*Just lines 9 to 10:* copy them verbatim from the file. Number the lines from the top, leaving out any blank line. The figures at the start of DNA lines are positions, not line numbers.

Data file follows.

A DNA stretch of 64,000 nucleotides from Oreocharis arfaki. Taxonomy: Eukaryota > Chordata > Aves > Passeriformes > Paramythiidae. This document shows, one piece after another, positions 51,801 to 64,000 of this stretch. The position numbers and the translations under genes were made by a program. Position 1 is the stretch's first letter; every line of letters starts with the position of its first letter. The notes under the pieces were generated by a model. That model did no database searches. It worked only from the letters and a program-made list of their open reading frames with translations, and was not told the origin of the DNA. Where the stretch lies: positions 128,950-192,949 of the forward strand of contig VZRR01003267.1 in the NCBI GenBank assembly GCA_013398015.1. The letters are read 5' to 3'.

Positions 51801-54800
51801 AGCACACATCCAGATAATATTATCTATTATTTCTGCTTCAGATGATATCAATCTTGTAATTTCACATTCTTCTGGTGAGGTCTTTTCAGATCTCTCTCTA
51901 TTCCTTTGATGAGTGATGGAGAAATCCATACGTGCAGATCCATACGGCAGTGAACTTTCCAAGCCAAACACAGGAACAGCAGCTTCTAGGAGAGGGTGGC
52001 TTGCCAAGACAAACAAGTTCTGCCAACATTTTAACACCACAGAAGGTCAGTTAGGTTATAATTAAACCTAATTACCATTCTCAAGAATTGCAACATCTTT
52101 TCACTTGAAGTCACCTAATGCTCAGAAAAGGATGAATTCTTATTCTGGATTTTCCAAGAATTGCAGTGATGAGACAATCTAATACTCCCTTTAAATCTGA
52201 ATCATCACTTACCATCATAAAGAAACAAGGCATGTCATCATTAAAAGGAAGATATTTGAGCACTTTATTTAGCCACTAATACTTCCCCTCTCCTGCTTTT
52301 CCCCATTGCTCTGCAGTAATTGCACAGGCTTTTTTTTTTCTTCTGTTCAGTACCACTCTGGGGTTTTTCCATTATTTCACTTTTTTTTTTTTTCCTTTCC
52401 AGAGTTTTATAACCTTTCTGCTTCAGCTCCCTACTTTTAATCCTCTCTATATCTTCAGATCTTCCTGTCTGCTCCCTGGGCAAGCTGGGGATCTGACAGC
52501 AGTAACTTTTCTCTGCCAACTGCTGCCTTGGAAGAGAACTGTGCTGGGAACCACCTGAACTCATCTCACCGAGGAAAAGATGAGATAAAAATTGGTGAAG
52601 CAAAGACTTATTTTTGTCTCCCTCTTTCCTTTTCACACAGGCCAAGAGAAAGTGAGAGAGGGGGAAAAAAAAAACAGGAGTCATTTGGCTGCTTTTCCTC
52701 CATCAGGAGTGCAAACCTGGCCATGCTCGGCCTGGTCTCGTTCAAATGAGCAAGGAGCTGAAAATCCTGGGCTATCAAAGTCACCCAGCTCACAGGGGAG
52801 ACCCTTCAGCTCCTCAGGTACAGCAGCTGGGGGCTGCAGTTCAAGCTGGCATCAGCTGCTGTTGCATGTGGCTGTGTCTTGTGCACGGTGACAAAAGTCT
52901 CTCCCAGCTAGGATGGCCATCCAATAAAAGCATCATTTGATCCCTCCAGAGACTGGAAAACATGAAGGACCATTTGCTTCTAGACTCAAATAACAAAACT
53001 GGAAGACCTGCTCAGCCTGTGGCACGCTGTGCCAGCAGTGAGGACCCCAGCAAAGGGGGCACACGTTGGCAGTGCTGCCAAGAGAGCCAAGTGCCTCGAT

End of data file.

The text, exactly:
52401 AGAGTTTTATAACCTTTCTGCTTCAGCTCCCTACTTTTAATCCTCTCTATATCTTCAGATCTTCCTGTCTGCTCCCTGGGCAAGCTGGGGATCTGACAGC
52501 AGTAACTTTTCTCTGCCAACTGCTGCCTTGGAAGAGAACTGTGCTGGGAACCACCTGAACTCATCTCACCGAGGAAAAGATGAGATAAAAATTGGTGAAG